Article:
Now, the time has come, and one of our roommates wishes to move out and on to other things, and then the problem arose. Our land lady is fine with her leaving, and happy to accept applications from us for another roommate, except she says she cannot remove our old roommate’s name from the original lease, and she consulted her lawyer, who said the same. So basically, when we get a new person, there would be 4 names on the lease…and when the next person moves out, 5, and so on and so on until the last person moves out, which could be years. Obviously, us who are staying and our roommate who is moving out are not happy with this…she wants no part after she leaves if something were to happen. Certainly, we can have a new tenant pay her portion of the security deposit back to her without involving the land lady, but isn’t there a simple addendum form to remove a tenant from a lease, or to edit the tenants on a lease? Can’t a substitution of name’s be made? Our land lady graciously says she is willing to help with anything, but is cautious, clueless, and doesn’t want to do something legally wrong, and has never done this before. I guess she doesn’t have to, it’s just a favor to us, but if she’s willing to help and there is an easy solution…

I’m sure this is an issue when a married couple who share an apartment get a divorce and one of them leaves. Any help would be appreciated!

Administrator answers:

It doesn’t sound right to me. I work for a very large management company and we release roommates and add them all the time. This depends on 2 things however.

Can the remaining tenants qualify financially for the apt without the other roommate?

And do they have good rental history without complaints.

If the answer is yes, we do an addendum to the lease that all parties sign, releasing one tenant and keeping the other tenants on the same lease. It also states in there that the departing tenant has no claim to the remaining security deposit (as all security deposits remain with the apt until it has been completely vacated) and that the departing roommate has no claim to the unit or anything inside once leaving.

I think it is silly she won’t explore that option for you guys. For one if the other roommate leaves and still has there name on the lease they are still responsible for anything that could go wrong when they aren’t even living there.

I’d be willing to bet no legal council was sought on this matter, she just doesn’t know what to do so she told you no. But then again i am not an expert on the laws in all states so I could be wrong. Google landlord/tenant laws for your state and you will find your answer there.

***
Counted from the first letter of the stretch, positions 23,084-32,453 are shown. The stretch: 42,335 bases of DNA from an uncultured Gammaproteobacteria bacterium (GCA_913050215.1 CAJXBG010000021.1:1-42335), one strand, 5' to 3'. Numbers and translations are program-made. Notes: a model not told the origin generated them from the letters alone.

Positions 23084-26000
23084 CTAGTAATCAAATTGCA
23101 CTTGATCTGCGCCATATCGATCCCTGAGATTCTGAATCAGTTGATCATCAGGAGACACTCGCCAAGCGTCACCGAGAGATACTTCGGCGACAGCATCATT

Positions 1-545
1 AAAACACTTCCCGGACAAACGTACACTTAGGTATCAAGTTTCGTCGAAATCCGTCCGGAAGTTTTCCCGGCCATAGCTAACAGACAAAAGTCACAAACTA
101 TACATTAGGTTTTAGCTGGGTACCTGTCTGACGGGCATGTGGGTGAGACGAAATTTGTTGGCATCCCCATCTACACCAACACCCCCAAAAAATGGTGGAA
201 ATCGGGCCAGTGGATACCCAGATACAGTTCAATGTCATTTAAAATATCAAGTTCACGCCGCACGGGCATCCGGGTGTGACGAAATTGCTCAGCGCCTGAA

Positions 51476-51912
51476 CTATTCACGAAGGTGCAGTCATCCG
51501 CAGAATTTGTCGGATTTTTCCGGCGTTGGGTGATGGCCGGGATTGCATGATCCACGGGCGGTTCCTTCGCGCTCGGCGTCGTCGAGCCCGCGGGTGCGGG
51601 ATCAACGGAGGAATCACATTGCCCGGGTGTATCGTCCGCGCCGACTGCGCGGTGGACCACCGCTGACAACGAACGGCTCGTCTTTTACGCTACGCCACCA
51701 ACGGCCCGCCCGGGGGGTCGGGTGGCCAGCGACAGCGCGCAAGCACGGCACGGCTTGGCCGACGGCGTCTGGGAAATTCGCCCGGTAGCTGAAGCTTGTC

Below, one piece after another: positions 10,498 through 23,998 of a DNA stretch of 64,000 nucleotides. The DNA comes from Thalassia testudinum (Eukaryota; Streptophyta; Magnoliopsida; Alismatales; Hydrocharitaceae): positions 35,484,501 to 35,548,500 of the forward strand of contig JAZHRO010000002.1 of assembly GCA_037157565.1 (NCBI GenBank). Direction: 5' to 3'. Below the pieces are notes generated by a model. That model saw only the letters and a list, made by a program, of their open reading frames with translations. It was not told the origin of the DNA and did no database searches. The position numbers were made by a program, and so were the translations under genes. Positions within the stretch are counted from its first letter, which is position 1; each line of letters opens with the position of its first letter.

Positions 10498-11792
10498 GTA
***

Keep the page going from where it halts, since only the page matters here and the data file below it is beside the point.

Good luck!

Linda asks…

Is my lease agreement legally valid?

I’m renting an apartment in california right now. My landlord doesn’t use those typical “formal” rental agreement that you would normally expect. Instead he makes a least agreement by himself on Microsoft Words or something. It is very short and concise and cover the essentials, but definitely not as detailed as those that people normally use?
I’m wondering is my landlord’s DIY rental agreement still a valid legal form? Is there some kind of “state-approved” least contract that must be used in order for it to be legally valid ?

Administrator answers:

Your lease is quite valid, as long as it contains no clauses which might be in violation of either federal or state laws. If such clause(s) are included, only those clauses would be invalid, but the remainder of the lease would remain valid.

Leases are not required to be in any sort of state approved format. In fact, MOST are written to cover the individual requirements of the landlord involved.

Contrary to other response, one need NOT be an attorney to draw up a legal contract. ANY written agreement signed by the two parties thereto is a legal contract, and can be enforced in a court of law, as long as none of the terms of the contract are in contradiction with existing law.

Chris asks…

Tenant/Landlord Rental Form PLEASE HELP!!?

My friend owns an apartment and he going to be putting a down payment on a house. So i asked him if me and my gf could rent out his apartment and since he owns it he would be the landlord.

But we need some kind of form or to sign an agreement like how much we pay and what are the duties for landlord/tenant. Stuff like that you know.

Where could i find these forms or could i print some of the internet. Anyone have any links or good websites?

Btw we live in Calgary, Alberta, Canada.

Administrator answers:

Do not become a landlord without reading the law on this or you could be in court a lot and
lose a lot of money.

For renting a unit yourself, a verbal agreement is fine.